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Kentucky Derby: Here’s what the owners can — and can’t — name their horses

(NEXSTAR) – It may not seem like it, but there are certain words and phrases that cannot, in fact, be incorporated into a racehorse’s name.

The 2022 Kentucky Derby is just around the bend, and with it comes a crop of curiously named contenders including Barber Road, Mo Donegal, and the futuristic-sounding Cyberknife. In years past, other competitors in the Run for the Roses have boasted such names as Shut Up (1944), Dunce (1959) and even Degenerate Jon (1980).

But believe it or not, these names weren’t chosen at random. Rather, the opposite is often true.

Owners who wish to register their foals for racing must first meet the strict criteria of the Jockey Club, the official registry for all thoroughbred horses in the U.S. (including Puerto Rico) and Canada. As per the organization’s naming rules, owners are prohibited from using anything that falls into 17 different “classes of names,” including those used by notable past champions or award-winners, or those used by other horses that are actively involved in racing or breeding.

The lengthy registry rules also dictate which names are — and aren’t — acceptable in terms of length, fairness and decency.

For instance, owners are prohibited from submitting any names that consist of more than 18 characters (spaces and punctuation included) or any names that include the terms “filly,” “colt,” “stallion,” or any other “horse-related terms.”

Also prohibited are “names that are suggestive or have a vulgar or obscene meaning,” including any name the Jockey Club deems “in poor taste” or otherwise offensive. But that doesn’t mean some haven’t slipped under the radar in the sport’s history: The Jockey Club has previously approved risqué names such as “Panty Raid,” “Strip Tease” and even “Sexy Bikini Model,” according to its own database.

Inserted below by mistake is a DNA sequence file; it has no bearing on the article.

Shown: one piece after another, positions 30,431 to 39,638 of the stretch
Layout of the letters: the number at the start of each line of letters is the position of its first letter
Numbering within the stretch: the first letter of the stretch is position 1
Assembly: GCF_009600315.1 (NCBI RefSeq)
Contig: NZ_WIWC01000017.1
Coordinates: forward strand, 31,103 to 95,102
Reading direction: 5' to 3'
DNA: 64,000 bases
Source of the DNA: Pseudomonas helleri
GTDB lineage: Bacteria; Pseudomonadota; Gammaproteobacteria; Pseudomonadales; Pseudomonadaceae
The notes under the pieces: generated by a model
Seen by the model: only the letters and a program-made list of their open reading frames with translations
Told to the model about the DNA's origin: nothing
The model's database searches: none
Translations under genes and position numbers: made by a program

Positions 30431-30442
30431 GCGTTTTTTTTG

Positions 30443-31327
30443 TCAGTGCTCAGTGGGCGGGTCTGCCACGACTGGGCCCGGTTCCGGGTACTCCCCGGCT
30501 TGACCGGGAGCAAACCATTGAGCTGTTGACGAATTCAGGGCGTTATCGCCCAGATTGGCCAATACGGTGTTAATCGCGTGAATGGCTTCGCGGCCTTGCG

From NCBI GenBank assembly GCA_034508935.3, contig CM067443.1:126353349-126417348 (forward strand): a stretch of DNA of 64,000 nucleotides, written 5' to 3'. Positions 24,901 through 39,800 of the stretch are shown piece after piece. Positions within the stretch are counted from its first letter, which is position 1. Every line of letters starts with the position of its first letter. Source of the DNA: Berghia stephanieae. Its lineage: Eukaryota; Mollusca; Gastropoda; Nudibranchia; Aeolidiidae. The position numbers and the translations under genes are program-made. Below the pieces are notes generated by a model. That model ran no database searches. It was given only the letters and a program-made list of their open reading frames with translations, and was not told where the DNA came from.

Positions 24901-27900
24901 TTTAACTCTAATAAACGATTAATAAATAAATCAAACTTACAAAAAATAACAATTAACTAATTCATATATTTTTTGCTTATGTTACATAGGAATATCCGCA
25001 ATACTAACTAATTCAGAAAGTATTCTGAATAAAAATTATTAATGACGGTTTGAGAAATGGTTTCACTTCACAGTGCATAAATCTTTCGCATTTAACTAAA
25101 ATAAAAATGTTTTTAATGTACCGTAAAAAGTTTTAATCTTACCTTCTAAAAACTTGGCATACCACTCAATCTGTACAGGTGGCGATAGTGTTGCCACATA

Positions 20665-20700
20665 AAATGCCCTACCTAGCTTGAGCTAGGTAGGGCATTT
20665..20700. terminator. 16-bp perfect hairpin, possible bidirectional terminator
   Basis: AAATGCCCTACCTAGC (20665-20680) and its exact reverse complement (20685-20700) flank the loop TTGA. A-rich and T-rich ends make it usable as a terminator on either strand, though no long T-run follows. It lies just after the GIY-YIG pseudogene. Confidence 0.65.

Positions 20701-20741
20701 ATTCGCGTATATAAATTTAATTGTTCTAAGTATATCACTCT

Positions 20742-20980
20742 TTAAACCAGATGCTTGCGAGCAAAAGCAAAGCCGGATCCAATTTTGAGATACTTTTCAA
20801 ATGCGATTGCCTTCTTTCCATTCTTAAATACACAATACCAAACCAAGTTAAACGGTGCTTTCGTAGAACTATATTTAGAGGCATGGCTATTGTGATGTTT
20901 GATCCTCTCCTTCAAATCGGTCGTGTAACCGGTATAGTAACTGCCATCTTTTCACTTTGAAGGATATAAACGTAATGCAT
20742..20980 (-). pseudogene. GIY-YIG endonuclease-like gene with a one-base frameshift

Another rule stipulates that horses cannot be named after any “living persons” unless the Jockey Club is provided with written permission from the namesake. It’s happened many times over the years, but one of the most notable instances occurred when Barbara Bush — who was the nation’s first lady at the time — gave her written consent for a filly to use her name, according to Jockey Club registrar Rick Bailey, who recounted the story in a 2005 interview with NPR.

More often than not, owners consider each thoroughbred’s lineage when choosing a name, and some incorporate the name of either the horse’s sire (father) or dam (mother). But even in the absence of a family name, most racehorses find themselves saddled with something that at least seems significant enough to their owners.

For example, 2022 Derby contender Barber Road was named after the street where his owner’s wife grew up, according to the Courier-Journal. Mo Donegal’s name, meanwhile, was pieced together from the names of his sire — Uncle Mo — and his owners at Donegal Racing. And Cyberknife, oddly enough, was named after a radiation treatment that his owner, Al Gold, underwent while battling prostate cancer, Gold told the Courier-Journal.

The origins of Degenerate Jon or Strip Tease, meanwhile, might be better left shrouded in mystery.

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